Now, we must be careful not to swing to the (equally) unbiblical view that God is the divine Puppet Master and we are merely His puppets. This is the view of hard determinism in which man is reduced to an automaton making robotic responses to situations. The Bible presents a third option between hard determinism and libertarian free will, and that is the view called compatibilism, or soft determinism. In this view, man makes real choices and will be held responsible by God for those choices. The choices that man makes emanate from his desires. God grants the creature a certain amount of freedom, but that freedom always operates within the boundaries of God’s sovereignty.
Now by embracing this view, we must avoid two errors. The first is to posit what is called “middle knowledge.” The doctrine of middle knowledge teaches that God created a world out of the infinite number of worlds He had available to Him to create, and God chose that particular world in which free creatures made the very decisions that accomplished His will. The second error to avoid is to think that God is somehow a cosmic manipulator setting up situations so that His creatures freely make the choices that accomplish His will.
There are two keys to understanding human will and how it relates to God’s sovereignty. The first is the fall. Prior to the fall, man could be said to have had a “free” will in that he was free to obey God or disobey God. After the fall, man’s will was corrupted by sin to the point where he fully lost the ability to willingly obey God. This doesn’t mean that man can’t outwardly obey God. Rather, man cannot perform any spiritual good that is acceptable to God or has any salvific merit. The Bible describes man’s will as “dead in transgressions and sins” (Ephesians 2:1) or as “slaves to sin” (Romans 6:17). These phrases describe man as both unable and unwilling to submit to God’s sovereign authority; therefore, when man makes choices according to his desires, we must remember that man’s desires are depraved and corrupted and wholly rebellious toward God.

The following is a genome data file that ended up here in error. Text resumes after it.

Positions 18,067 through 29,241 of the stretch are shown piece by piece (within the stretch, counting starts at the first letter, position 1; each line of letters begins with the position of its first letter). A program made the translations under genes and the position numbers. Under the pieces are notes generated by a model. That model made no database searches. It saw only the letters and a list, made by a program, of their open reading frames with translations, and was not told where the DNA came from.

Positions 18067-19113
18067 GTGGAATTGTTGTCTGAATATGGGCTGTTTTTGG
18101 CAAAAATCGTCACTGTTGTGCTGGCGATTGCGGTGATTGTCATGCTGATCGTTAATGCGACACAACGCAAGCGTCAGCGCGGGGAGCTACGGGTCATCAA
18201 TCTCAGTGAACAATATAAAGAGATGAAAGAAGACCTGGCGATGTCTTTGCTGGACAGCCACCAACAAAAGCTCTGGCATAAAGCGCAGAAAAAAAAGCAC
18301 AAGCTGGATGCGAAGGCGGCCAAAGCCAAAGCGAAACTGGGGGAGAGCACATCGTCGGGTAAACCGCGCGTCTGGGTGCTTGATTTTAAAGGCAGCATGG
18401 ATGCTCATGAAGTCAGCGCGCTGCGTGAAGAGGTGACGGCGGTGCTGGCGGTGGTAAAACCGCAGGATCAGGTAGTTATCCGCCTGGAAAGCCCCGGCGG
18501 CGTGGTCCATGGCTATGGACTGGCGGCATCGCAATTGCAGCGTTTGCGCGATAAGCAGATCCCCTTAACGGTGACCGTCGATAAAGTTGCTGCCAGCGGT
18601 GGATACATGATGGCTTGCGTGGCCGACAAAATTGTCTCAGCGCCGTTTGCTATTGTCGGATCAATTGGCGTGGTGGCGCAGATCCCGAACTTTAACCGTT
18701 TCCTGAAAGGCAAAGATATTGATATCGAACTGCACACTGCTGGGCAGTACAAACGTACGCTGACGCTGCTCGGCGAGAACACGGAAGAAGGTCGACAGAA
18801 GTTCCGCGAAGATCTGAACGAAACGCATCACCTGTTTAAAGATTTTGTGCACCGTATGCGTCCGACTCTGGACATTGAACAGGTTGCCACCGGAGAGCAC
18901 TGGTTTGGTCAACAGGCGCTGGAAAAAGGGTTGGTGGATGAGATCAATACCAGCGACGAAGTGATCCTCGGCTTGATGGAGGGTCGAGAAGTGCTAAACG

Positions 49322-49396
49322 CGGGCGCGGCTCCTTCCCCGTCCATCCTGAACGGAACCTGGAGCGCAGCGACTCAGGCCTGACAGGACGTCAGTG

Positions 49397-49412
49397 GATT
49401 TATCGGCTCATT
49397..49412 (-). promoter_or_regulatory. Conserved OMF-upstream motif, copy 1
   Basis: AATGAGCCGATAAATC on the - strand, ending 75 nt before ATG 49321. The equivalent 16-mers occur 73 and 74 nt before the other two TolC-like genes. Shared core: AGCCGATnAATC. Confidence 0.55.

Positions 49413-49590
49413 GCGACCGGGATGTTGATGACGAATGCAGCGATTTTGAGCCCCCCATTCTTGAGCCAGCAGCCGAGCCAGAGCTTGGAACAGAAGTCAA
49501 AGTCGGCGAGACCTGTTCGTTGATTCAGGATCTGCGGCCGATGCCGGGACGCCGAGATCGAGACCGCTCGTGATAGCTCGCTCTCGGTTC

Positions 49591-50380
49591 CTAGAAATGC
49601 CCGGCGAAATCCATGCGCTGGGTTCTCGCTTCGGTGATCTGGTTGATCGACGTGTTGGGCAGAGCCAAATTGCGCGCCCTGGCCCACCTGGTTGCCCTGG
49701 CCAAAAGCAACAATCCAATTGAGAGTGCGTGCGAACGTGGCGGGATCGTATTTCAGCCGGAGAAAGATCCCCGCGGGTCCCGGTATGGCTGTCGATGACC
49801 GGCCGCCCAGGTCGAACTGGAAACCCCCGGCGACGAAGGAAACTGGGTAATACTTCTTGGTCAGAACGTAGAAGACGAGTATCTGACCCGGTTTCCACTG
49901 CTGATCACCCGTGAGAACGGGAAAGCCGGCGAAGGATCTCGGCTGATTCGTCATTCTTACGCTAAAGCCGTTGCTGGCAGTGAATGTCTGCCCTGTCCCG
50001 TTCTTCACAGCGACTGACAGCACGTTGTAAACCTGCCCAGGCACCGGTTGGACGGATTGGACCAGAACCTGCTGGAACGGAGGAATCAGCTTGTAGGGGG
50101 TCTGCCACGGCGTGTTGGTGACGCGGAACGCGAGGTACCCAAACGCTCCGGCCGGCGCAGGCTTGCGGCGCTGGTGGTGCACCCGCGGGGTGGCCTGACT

The second key in harmonizing man’s “free” will with God’s sovereignty is how God accomplishes His desires. When God ordains all things that come to pass (Psalm 33:11; Ephesians 1:11), He not only ordains the ends, but the means as well. God ordains that certain things will happen, and He also ordains how they will happen. Human choices are one of the means by which God accomplishes His will. For proof of this point, look no further than the exodus. God tells Moses that He will harden Pharaoh’s heart so that God’s glory in the deliverance of Israel would be manifest through him (Exodus 4:21). However, as the narrative continues, we see that Pharaoh hardens his own heart (Exodus 8:15). God’s will and man’s will converge.
In conclusion, we must try to understand the effort to import libertarian free will into the Scriptures. The reasoning is usually to preserve human autonomy because it is seen as the key to moral responsibility. This is also done to preserve God’s justice. God cannot be seen as just if He would condemn those who cannot choose against their depraved wills. Yet in these attempts to preserve God’s justice and human responsibility, damage is done to the Scriptures. The Bible emphatically affirms human responsibility for sin and God’s justice, but it also clearly rejects libertarian free will. Scripture clearly affirms that 1) God is sovereign over all affairs, including the affairs of man; and 2) man is responsible for his rebellion against a holy God. The fact that we cannot completely harmonize these two biblical truths should not cause us to reject either one. Things seem impossible to us often simply because we do not have the mind of God. It is true that we can’t expect to understand the mind of God perfectly, as He reminds us, “For my thoughts are not your thoughts, neither are your ways my ways, says the LORD. For as the heavens are higher than the earth, so are my ways higher than your ways and my thoughts than your thoughts” (Isaiah 55:8-9). Nevertheless, although we cannot fully understand all things, our responsibility to God is to believe His Word, to obey Him, to trust Him, and to submit to His will, whether we fully understand it or not.